In the mornings our windows are clouded with condensation, a filigree of droplets, spectral as frost. They are a sign that people are living here – that here, within, humans are breathing. If you were a scientist from Mars, a cosmic hunter, perhaps, of the human animal, you would pause outside the opaque windows, stained with moist breath, warmed by the life cosseted inside, and you would recognise the signs.

Outside, in the cold morning light, a female weaver has found the new bird feeder, hanging on the garden wall. She pecks, looks, hops around to face the other way, looks up, down, pecks again. The price of freedom – or, in her case, the price of survival – is eternal vigilance.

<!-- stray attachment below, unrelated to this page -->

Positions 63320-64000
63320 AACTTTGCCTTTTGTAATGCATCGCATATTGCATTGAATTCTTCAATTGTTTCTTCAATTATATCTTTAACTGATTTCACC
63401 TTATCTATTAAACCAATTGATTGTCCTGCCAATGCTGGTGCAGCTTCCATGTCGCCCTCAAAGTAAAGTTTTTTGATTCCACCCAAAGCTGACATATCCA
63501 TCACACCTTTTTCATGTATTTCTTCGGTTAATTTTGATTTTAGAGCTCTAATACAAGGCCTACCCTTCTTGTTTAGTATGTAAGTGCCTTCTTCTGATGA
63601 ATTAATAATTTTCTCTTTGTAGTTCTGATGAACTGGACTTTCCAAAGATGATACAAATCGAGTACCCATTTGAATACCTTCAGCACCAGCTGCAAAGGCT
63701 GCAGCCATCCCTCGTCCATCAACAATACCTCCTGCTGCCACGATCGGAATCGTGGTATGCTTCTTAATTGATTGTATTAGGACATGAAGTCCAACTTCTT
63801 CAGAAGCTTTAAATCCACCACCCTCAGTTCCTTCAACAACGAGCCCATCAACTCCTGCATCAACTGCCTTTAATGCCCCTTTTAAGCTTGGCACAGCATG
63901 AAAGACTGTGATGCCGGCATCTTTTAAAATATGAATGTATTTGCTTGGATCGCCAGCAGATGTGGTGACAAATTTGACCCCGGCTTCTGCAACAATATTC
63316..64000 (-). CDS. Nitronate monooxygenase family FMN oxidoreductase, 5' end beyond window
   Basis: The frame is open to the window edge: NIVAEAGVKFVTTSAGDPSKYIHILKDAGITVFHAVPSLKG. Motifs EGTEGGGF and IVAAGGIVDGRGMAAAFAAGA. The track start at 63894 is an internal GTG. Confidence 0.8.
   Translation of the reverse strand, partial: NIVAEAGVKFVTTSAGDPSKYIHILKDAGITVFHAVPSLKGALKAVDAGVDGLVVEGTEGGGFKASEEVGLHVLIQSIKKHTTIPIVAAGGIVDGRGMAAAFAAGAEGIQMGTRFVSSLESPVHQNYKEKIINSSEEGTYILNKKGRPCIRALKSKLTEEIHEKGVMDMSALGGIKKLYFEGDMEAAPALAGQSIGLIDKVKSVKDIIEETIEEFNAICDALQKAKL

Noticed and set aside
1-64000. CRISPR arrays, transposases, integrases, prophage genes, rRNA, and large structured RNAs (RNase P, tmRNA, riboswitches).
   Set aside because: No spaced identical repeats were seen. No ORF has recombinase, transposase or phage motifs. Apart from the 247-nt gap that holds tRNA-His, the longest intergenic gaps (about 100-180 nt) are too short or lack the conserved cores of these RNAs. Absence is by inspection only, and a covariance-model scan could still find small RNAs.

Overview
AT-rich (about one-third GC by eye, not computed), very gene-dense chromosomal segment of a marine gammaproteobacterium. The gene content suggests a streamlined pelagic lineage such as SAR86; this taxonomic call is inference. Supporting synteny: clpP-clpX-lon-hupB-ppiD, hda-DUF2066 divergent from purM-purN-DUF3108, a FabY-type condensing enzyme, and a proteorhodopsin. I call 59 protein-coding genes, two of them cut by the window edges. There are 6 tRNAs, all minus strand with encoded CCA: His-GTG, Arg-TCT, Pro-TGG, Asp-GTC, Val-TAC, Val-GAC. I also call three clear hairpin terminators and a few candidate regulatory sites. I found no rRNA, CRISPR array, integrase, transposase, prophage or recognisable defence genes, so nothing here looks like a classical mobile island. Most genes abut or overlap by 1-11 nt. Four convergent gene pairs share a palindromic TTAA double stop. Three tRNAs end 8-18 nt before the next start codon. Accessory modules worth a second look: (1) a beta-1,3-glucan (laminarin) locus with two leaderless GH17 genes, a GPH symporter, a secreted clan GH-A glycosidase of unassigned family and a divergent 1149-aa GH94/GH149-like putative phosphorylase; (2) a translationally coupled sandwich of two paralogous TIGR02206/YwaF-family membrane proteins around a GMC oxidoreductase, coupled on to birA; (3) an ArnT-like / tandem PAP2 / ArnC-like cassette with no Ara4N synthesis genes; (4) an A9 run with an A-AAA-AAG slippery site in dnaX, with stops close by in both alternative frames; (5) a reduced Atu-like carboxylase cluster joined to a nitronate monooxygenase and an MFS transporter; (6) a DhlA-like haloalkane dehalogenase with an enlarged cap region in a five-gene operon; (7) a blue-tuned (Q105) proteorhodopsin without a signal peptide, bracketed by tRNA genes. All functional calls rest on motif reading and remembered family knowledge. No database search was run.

She has found her favourite breakfast cafe, I tell Rob.

Yes, Rob says. Next thing, she’ll be ordering a cappuccino.